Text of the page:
Joe Carrigan: Right. 

Dave Bittner: And so it seems like it was a pretty extensive effort here on these bad guys' part. 

Joe Carrigan: Yeah, I would agree. 

Dave Bittner: Yeah. All right, interesting story, for sure. 

Dave Bittner: My story this week - it's a little timely. As we record this, it's not quite Valentine's Day. And when this show publishes, it will have just been Valentine's Day. So I'm sure Lisa (ph) will be very pleased with whatever it is that you gave her for Valentine's and the showering of gifts and affection that you provided her with, right? 

Joe Carrigan: Yeah, I just got her a nice pair of earrings. 

Dave Bittner: There you go (laughter). 

Joe Carrigan: She got me a really nice coffee mug. 

Dave Bittner: They say romance is dead, right? 

Joe Carrigan: Right. 


Dave Bittner: This story comes from the folks over at Threatpost. This is written by Lindsey O'Donnell. And it's titled "Pre-Valentine's Day Malware Attack Mimics Flower and Lingerie Stores" (ph). So, you know, these malware attacks, these phishing attempts, they track the calendar. And Valentine's Day is certainly one that they target. People are always looking for love, you know, so it's not a day without a little bit of anxiety trying to make sure that you got the right thing or that, you know, maybe you're hoping to win someone's affection or... 

Joe Carrigan: Yup. 

Dave Bittner: ...The things that you got for your loved one are going to be appreciated. The folks here at Threatpost are reporting on some emails that went out, and they were confirming orders from a lingerie shop. And it's called Ajour lingerie. Is that right, Joe? I think that's French, right? 

Joe Carrigan: Ajour, yeah - A-J-O-R (ph). 

Dave Bittner: Yeah, yeah, yeah. 

Joe Carrigan: I don't know what that means. I'm not - I don't speak French. 

Dave Bittner: That's French. Yeah, I don't either. 


Dave Bittner: But never slowed me down, though. So - also a flower store called Rose World. And both of these were spreading a malware loader that's called BazaLoader. Now, this - I'm going to talk about this one from the lingerie store. What you would get is a PDF that was not malicious itself. It's just a PDF for an invoice. And it would be a pretty pricey PDF - you know, hundreds of dollars. 

Joe Carrigan: Yeah. The one I'm looking at says $410. 

Dave Bittner: That's a lot of lingerie (laughter). 

Joe Carrigan: That's right. 

Dave Bittner: So somebody's looking to impress someone, right? 

Joe Carrigan: Right. 

Dave Bittner: So that would get your attention, especially - obviously, in this case, you did not spend $410 on lingerie. 

Joe Carrigan: No, no. I bought some nice earrings. 

Dave Bittner: (Laughter) So when you click through on the website that - there's a link to this Ajour - pretending to be Ajour. Of course, it's not the real Ajour. Ajour is a legitimate company. 

Joe Carrigan: OK. 

Dave Bittner: They're a high-end lingerie shop out of New York. So these folks are pretending to be them. If you click through, you will go to a website that looks like the actual website for Ajour lingerie.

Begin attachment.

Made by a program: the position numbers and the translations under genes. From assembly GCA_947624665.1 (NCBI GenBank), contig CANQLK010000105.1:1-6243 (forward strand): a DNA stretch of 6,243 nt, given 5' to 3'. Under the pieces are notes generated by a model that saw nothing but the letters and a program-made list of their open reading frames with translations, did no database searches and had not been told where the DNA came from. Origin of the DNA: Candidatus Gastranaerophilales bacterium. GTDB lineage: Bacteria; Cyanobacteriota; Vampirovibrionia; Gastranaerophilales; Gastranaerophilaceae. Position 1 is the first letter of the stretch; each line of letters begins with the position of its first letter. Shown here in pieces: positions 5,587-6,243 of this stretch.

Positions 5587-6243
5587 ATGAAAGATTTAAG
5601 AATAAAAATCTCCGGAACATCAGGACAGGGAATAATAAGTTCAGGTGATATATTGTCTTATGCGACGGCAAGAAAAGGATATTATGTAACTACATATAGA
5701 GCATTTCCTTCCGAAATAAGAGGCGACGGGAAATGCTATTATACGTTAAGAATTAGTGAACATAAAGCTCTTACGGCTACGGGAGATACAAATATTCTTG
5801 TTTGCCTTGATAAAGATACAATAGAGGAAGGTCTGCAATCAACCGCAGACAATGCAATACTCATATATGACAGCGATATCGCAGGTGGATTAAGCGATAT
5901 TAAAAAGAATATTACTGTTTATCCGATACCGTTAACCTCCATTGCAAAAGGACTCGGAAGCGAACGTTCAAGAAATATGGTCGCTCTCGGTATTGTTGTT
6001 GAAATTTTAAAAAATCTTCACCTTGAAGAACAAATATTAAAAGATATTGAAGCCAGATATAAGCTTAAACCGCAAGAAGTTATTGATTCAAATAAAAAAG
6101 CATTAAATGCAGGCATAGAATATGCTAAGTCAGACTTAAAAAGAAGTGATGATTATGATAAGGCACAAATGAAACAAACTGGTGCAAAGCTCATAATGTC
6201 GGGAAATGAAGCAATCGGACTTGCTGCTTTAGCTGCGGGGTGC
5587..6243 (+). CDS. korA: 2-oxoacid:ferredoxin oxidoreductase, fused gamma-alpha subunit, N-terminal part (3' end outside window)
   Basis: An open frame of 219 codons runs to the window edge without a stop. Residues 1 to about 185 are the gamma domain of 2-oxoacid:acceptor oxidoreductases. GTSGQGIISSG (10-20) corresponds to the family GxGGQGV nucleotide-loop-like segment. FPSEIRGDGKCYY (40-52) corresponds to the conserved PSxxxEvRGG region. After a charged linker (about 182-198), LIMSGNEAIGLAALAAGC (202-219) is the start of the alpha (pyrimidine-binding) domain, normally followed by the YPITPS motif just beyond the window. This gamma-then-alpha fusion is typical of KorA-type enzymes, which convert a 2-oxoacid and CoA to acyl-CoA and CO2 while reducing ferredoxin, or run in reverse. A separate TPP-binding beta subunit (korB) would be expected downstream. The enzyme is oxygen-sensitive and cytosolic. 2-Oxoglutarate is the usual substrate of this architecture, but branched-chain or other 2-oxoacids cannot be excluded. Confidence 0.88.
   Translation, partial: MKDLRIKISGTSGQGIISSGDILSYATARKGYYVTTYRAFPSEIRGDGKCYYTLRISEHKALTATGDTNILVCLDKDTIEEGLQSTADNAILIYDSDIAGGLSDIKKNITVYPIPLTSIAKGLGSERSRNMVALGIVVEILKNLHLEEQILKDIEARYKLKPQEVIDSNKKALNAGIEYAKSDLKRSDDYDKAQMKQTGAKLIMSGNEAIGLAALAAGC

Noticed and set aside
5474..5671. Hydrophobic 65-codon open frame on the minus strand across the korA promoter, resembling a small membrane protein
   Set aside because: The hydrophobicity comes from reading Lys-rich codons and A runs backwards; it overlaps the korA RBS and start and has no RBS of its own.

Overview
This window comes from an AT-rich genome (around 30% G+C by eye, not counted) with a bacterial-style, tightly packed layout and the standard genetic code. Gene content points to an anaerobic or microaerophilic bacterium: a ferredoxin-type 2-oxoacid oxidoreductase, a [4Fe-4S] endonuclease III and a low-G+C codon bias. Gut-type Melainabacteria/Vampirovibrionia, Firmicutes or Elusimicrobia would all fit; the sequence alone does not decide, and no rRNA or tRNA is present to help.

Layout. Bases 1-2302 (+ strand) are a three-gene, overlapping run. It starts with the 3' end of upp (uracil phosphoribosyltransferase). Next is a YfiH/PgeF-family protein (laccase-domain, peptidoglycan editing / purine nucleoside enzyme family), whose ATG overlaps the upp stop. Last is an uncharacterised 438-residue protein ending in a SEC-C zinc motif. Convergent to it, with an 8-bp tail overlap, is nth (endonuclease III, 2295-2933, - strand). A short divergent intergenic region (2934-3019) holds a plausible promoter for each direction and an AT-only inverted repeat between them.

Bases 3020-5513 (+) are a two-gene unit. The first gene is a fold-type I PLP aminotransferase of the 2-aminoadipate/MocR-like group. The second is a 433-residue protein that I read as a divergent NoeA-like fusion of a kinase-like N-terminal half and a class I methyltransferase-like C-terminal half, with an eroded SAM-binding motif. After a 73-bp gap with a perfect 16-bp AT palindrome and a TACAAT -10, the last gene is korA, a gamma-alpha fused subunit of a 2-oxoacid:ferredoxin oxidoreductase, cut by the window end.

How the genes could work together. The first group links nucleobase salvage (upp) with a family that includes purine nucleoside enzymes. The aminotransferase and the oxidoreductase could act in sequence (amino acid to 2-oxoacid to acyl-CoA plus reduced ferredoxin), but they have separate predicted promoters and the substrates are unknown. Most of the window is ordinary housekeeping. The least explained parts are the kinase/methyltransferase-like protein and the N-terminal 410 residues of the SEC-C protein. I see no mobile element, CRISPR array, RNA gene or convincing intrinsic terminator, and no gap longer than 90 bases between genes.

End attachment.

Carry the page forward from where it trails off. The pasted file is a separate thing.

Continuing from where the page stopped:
Joe Carrigan: Probably just a direct copy of it. 

Dave Bittner: A direct copy of it. Looks like they went and they scraped the information right from it so it looks like the real thing. They got themselves a look-alike domain name. It's - they bought ajourlingerie.net. And the actual Ajour lingerie website is ajour.com. 

Joe Carrigan: OK. 

Dave Bittner: So you could see someone falling for that. 

Joe Carrigan: Absolutely. 

Dave Bittner: Ajourlingerie.net seems plausible, right? 

Joe Carrigan: Yeah, that is more than plausible, yeah. 

Dave Bittner: So then when you go to the website, there's a contact page. If you go there, you have the option to enter your order number and your order ID. So imagine you're trying to track down, what is this invoice all about? Am I on the hook for this? Did someone buy something? Is someone trying to steal money from me? What's going on? 

Joe Carrigan: Right. 

Dave Bittner: And that contact page redirects them to a landing page, which then links to - wait for it - an Excel spreadsheet (laughter). And the Excel spreadsheet contains also - wait for it - macros. 

Joe Carrigan: I was going to guess macros. 

Dave Bittner: (Laughter) Right. 

Joe Carrigan: Wait, wait. Are they malicious? 

Dave Bittner: They are malicious. And it's the macros that, if you enable your macros - and, folks, don't enable your macros. 

Joe Carrigan: Don't do that. 

Dave Bittner: There's so (laughter) - there's so few reasons to - if you have a work reason for enabling your macros, great. More power to you. But, you know, just everybody else, turn off your macros. 

Joe Carrigan: Right. 

Dave Bittner: Macros are nothing but trouble. So if you have your macros enabled, it'll download the BazaLoader, which is a malware loader. And Bob's your uncle now. Now they've got you. Yeah, we're using Valentine's Day to trick people into this, also the specter of having an unpaid bill... 

Joe Carrigan: Yeah. 

Dave Bittner: ...Hefty bill for something that you did not order. 

Joe Carrigan: This is hitting all the buttons, Dave. 

Dave Bittner: Right. Step by step, it looks legit as you go through this. 

Joe Carrigan: Yeah. 

Dave Bittner: But it's not. 

Joe Carrigan: It's a well-crafted campaign. And we've been talking about this now - I know that I've been focusing on it for the past two or three months - about the malicious actors going through the calendar and aligning themselves up with whatever's coming up next. Valentine's Day is no exception to this rule. It represents a great opportunity for these malicious actors to do exactly what they're doing here in this story.